Solitude and the Abolition of Slavery: Commemorative Art in Guadeloupe II – Repeating Islands

Solitude and the Abolition of Slavery: Commemorative Art in Guadeloupe II – Repeating Islands

Solitude was freed in the first abolition of 1794 but, after Napoleon restored slavery in the French colonies in 1802, she became a maroon and joined freedom fighters Delgrès and others. She is always remembered as a fierce and fearless warrior, expertly wielding a machete against the French troops. She watched her friends die in battle on May 26, 27 and 28.  When Delgrès and his comrades died in an explosion, Solitude was among them and was seriously injured. She was captured and sentenced to death but because she was pregnant, she could not be put to death. She was executed after she gave birth on November 29, 1802. No one knows the whereabouts of the child. Solitude´s story illustrates the too often forgotten role of women in the struggle against slavery.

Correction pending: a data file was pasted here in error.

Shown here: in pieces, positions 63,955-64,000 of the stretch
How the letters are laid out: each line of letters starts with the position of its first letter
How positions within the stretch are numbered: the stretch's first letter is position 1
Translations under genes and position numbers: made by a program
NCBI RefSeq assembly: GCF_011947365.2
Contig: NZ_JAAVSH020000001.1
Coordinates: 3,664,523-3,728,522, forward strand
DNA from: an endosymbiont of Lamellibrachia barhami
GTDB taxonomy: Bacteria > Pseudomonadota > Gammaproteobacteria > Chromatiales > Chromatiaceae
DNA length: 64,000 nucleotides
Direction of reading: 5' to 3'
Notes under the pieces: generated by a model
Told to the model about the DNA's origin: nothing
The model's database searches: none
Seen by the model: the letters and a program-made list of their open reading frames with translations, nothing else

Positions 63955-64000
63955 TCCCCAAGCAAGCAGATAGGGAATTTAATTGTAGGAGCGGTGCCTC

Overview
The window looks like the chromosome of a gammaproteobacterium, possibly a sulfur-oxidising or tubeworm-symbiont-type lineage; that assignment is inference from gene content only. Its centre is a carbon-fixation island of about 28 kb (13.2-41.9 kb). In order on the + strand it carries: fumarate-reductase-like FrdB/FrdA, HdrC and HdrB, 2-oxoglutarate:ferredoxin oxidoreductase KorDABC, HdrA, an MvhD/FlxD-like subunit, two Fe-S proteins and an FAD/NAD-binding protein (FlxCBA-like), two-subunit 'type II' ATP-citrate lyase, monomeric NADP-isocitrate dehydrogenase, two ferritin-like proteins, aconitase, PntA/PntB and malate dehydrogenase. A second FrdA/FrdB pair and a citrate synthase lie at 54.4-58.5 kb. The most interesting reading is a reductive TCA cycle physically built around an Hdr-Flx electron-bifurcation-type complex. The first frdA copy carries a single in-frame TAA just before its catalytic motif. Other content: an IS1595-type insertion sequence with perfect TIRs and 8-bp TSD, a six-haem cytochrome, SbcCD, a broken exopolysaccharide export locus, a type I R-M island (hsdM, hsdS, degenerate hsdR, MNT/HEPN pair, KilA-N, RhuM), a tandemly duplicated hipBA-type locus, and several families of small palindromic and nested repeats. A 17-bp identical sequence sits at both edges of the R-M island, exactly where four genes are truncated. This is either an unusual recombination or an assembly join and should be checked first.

For more information and photo, see http://www.comite-memoire-esclavage.fr/spip.php?article144

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